This spindly tomato plant is still alive and in the shade of my garden but has not produced any tomatoes. It came free with my pepper plants. I think it wants to be a tree! I will move it to a sunnier location when the weather cools down!
The plant in the background is my cherry tomato for 2013 spring planting and it has produced many lovely cherry sized tomatoes that were sweet and delicious. The guinea pigs and I thoroughly enjoyed our harvest about three times a week while it produced! It is the main plant featured in this article's images.
Tomato Cages - Support Structures For Tomato Plants
Plain or fancy tomato cages are irrelevant to your plant so chose the options that would work best in your planting area. Gardens for producing edible veggies can be ornate and attractive if you can work a few decorated supports into the scheme!
Water And Let Drain
Hydrate Your Plant
When you have set the soil around your plant water it generously and let it drain before you water again.
I would check the soil the next morning and if it is dry under the top 4" to 6" of dirt, it would be time to water again. They will take off from here and blossom within a few days to a week. They will wilt, too, if they are needing to be watered. Wilting is common in full sun when it gets hotter here in the desert. They may be conserving water in their roots during the day. I would give them a splash in late afternoon if the soil is dried out after the sun passes over them.
You should be seeing tomatoes around the 6 week mark.
Watering The Garden - Sprinkler Cans
I prefer to use a sprinkler fitted watering can when watering the garden and am hydrating plants. During the early mornings or late evenings, a sprinkler can may be used to toss a few drops of water onto the leaves to help the plant cool off. After watering I mist them for added moisture. NOTE: Do not do this if plant will be in direct sunlight. It will burn your leaves. They deliver a gentle stream to each plant and it is easy to soak the soil this way. I have a one gallon watering can but I am thinking about buying a bigger one to hold more water. The gallon sized can is light enough to carry from my sink to my patio without spills and it easily waters one large container or several small ones.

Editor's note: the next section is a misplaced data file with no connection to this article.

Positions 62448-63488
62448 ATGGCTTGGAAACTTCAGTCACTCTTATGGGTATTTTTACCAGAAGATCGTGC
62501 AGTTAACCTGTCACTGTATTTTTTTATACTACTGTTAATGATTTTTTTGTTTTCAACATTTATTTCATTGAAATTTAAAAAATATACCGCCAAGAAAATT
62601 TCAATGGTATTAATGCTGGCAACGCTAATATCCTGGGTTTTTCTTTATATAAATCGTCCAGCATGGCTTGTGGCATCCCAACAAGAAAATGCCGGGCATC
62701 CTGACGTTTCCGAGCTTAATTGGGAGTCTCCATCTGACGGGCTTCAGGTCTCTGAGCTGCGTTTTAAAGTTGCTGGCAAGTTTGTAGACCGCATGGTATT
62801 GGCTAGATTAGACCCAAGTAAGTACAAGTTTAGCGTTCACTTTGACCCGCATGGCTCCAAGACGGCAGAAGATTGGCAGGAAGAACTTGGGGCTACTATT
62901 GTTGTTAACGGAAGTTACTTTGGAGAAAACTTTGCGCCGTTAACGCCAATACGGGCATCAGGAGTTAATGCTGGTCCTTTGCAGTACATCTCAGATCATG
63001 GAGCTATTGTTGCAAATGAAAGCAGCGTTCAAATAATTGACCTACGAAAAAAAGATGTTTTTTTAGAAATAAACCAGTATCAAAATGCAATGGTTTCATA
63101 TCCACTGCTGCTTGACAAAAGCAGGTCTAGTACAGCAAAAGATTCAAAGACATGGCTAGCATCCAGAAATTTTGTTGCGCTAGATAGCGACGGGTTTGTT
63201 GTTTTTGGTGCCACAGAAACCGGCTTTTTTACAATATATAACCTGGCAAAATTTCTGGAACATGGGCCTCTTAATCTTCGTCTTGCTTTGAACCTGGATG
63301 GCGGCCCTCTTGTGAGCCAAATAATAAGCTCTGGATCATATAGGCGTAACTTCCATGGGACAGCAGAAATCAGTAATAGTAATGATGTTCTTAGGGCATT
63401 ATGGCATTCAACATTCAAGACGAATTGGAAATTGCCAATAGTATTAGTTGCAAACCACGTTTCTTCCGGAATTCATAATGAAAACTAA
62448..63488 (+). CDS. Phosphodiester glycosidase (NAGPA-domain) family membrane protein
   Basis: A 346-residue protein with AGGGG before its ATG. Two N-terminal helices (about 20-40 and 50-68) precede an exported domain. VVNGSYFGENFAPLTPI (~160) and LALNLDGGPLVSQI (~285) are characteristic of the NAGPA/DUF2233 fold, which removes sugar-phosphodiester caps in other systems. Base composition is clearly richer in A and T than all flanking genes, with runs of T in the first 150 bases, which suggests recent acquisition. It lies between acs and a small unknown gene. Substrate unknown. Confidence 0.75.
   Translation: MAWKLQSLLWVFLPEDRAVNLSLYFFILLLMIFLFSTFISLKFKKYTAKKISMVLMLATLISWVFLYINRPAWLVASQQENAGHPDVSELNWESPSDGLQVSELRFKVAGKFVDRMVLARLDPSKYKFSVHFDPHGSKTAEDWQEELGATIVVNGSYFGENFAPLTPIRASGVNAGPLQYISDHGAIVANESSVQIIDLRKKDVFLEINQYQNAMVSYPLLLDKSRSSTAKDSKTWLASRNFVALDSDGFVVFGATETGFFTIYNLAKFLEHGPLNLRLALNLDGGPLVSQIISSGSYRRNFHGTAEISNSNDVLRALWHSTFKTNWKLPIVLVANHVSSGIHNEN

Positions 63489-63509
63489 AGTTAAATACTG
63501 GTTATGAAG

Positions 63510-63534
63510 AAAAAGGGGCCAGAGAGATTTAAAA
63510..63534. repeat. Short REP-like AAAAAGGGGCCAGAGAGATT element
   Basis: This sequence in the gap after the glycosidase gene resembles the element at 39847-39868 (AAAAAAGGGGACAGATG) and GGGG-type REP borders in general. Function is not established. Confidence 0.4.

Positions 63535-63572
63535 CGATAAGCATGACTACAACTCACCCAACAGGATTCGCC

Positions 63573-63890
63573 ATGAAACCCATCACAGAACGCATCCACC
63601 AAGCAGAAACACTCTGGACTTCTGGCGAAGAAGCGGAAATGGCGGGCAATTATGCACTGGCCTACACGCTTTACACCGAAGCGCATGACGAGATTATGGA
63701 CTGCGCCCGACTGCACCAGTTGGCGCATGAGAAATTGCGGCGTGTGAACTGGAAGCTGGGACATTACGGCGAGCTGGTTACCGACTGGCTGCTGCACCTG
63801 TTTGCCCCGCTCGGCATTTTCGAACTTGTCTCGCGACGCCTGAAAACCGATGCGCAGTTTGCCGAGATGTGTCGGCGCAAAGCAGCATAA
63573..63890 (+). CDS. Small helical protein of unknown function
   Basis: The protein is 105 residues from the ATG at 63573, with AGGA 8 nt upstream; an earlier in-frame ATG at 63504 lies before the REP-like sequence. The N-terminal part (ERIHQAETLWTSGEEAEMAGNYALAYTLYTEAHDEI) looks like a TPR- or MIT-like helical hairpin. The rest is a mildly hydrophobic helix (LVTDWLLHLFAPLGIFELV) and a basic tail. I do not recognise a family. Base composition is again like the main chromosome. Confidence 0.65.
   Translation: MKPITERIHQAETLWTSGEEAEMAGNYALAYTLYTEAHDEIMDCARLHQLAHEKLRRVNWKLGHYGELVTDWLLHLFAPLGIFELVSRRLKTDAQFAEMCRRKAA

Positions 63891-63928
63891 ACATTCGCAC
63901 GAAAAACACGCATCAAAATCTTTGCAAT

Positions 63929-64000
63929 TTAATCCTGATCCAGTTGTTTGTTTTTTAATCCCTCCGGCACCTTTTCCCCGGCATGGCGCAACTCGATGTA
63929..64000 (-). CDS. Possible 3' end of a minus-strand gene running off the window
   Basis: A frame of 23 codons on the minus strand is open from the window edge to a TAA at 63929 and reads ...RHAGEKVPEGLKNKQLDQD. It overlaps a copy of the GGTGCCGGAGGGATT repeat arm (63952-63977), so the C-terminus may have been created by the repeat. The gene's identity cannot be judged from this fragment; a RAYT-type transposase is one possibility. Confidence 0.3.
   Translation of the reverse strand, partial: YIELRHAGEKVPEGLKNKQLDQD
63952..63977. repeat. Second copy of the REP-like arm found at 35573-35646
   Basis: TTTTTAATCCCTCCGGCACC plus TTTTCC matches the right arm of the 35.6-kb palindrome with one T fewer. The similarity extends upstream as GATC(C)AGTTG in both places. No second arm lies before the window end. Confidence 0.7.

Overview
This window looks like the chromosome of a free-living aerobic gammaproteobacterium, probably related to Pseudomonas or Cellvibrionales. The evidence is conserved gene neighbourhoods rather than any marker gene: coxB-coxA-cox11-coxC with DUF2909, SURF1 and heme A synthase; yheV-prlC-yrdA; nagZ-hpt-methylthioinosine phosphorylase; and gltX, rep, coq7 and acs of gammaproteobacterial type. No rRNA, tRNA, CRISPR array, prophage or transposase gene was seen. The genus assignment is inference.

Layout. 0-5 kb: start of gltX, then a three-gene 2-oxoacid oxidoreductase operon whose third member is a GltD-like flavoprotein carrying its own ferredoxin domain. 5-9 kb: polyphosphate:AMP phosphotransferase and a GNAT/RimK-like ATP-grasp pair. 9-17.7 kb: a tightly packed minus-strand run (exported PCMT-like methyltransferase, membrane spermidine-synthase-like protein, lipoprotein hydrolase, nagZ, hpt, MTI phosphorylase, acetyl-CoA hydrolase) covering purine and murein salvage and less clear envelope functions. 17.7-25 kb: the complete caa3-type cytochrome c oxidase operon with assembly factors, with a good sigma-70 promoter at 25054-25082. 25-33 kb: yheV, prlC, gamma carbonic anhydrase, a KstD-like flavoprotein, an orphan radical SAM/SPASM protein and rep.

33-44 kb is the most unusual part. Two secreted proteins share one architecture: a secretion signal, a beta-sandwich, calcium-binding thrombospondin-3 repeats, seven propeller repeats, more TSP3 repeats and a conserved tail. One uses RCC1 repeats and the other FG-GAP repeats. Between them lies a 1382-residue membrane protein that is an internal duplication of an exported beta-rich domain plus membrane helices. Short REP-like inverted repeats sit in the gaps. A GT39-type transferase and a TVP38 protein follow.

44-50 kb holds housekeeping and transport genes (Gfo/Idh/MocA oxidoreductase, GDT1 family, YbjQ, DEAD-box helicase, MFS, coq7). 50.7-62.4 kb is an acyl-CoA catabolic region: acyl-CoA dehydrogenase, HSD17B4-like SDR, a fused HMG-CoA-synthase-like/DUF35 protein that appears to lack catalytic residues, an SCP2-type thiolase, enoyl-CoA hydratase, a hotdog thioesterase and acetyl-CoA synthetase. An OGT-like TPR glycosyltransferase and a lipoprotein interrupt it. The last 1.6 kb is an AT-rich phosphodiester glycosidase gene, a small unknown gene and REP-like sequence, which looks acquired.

For additional ideas for watering you might consider setting up a drip irrigation system.
A watering can is ideal for delivering fertilizer when needed. The fertilizer can be mixed in the amounts you need and fed directly to the plant. I fertilize after I water so it doesn't wash out of the soil quickly.
The Young Cherry Tomatoes 2013
Ripening Cherry Tomatoes
My Tomato Monster Plant 2013
Time To Harvest!
It is possible to grow cherry tomatoes in desert climates as you see in the article above. The only way to win the fight against this brutal weather changes is to know ahead of time when the best times for planting are.
Leaving a few tomatoes on the vines to produce seeds will give you your own heirloom seeds. If you have a plant that has produced a healthy item resist the temptation to pick all of the produce. I left a few toms behind this year and I am letting them dry out on the plant until they shrivel. They will be removed in time and the seeds will be collected. These seeds can be used to start new plants in time.
The plant may be cut and dug out of the container or ground when it starts to fade because it will not produce again. If you have green leaves at the bottom of the main stalk, leave it in the ground. It may surprise you and start growing again, but it is doubtful. Tomatoes are annuals and generally produce for one season only.
I wish you the best of luck on your cherry - cheery tomatoes and thank you for visiting today!